This week’s idiom is “ne uccide più la penna che la spada”.
Although an idiom, it’s better known as a proverb, which is English is “the pen is mightier than the sword”.
This proverb has some variants in Italian, for example the word “language/la lingua” can replace “the pen/ la penna”.
The Italian proverb literally translates to “the pen kills more than the sword”. This concept of knowledge overpowering brute strength has been expressed throughout history as early as Euripides in Ancient Greece. It is the variation found in the Old Testament of the Bible is what some Italian’s consider to be the origin of their proverb.
The English rendition has the same historical origin conceptually speaking, but the exact words found in the English proverb are extracted from Edward Bulwer-Lytton’s play “Richelieu” written in 1839.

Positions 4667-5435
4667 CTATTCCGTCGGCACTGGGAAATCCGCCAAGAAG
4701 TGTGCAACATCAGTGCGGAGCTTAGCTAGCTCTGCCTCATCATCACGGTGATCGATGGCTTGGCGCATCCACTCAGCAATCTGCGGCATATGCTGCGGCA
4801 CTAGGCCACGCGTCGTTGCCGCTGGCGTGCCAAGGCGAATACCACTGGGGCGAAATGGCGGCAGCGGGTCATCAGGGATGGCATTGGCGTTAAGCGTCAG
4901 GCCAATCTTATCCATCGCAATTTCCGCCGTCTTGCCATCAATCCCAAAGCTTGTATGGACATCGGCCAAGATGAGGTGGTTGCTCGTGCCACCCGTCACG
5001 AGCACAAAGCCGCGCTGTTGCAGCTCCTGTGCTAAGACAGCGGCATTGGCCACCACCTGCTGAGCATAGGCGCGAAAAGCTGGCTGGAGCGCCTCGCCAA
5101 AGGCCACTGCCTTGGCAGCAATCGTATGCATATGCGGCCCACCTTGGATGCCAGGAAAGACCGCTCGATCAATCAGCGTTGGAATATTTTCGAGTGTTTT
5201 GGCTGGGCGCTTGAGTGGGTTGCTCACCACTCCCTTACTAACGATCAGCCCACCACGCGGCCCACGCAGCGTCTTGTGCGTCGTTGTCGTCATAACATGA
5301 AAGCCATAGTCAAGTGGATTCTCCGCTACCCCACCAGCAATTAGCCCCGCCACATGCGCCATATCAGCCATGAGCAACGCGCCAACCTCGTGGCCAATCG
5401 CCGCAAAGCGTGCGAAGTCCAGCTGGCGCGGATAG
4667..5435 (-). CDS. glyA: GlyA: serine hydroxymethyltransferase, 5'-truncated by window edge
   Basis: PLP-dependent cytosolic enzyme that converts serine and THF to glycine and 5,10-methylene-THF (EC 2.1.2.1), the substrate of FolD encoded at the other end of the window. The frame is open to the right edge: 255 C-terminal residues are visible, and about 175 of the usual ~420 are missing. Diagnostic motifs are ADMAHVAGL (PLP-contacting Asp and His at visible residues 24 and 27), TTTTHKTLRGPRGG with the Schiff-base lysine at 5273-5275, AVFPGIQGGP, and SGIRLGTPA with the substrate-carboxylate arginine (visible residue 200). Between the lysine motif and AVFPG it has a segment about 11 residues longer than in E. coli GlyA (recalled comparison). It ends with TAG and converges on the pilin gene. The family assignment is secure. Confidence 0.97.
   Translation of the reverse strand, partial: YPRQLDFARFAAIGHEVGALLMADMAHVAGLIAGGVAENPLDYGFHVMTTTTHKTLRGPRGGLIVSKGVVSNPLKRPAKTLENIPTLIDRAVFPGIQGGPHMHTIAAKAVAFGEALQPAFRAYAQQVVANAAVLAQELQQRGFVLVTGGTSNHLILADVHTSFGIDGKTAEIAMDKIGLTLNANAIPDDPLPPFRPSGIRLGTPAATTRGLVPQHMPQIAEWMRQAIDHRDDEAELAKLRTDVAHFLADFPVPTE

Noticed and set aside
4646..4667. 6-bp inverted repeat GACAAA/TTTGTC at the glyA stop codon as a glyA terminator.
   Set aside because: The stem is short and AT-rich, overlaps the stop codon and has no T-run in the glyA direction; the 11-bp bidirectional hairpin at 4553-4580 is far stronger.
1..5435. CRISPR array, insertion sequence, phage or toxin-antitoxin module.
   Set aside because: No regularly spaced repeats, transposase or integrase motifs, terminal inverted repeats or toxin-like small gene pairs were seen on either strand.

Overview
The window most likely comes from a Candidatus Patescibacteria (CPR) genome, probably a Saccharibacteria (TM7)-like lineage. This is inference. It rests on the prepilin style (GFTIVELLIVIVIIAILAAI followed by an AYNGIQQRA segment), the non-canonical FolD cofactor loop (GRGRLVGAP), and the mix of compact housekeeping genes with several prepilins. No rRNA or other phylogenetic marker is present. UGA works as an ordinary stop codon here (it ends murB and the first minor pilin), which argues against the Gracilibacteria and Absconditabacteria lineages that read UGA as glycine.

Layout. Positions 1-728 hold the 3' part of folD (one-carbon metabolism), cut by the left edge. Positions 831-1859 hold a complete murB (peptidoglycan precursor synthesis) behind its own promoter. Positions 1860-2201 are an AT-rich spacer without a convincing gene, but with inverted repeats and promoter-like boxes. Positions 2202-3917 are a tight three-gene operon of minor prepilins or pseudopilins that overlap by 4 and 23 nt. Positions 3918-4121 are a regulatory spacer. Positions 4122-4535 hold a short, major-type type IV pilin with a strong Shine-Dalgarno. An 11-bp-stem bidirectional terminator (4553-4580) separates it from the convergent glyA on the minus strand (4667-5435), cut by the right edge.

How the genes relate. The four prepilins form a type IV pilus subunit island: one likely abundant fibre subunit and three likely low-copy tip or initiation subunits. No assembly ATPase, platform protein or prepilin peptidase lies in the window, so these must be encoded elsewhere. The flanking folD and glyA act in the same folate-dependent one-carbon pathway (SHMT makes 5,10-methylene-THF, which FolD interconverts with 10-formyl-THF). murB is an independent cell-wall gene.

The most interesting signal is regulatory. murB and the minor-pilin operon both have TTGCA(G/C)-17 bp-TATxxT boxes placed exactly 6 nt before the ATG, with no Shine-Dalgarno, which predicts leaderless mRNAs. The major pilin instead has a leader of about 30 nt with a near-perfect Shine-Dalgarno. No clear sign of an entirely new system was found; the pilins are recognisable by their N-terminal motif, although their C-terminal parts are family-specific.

While only the Italian idiom uses the rather violent verb “to kill/uccidere”, both idioms still refer to the “sword/spada” and as such this proverb has lost allegorical effectiveness as sword-wielding warfare has gone into decline. Still the concept remains that knowledge is power and in both languages this idiom is used to express that idea.
For those readers that agree that knowledge is power and want to enhance their intelligence, why not take an Italian class at Sentieri? Spring classes are available for registration until March 15. Uncap your pens e venite a studiare l’italiano con noi!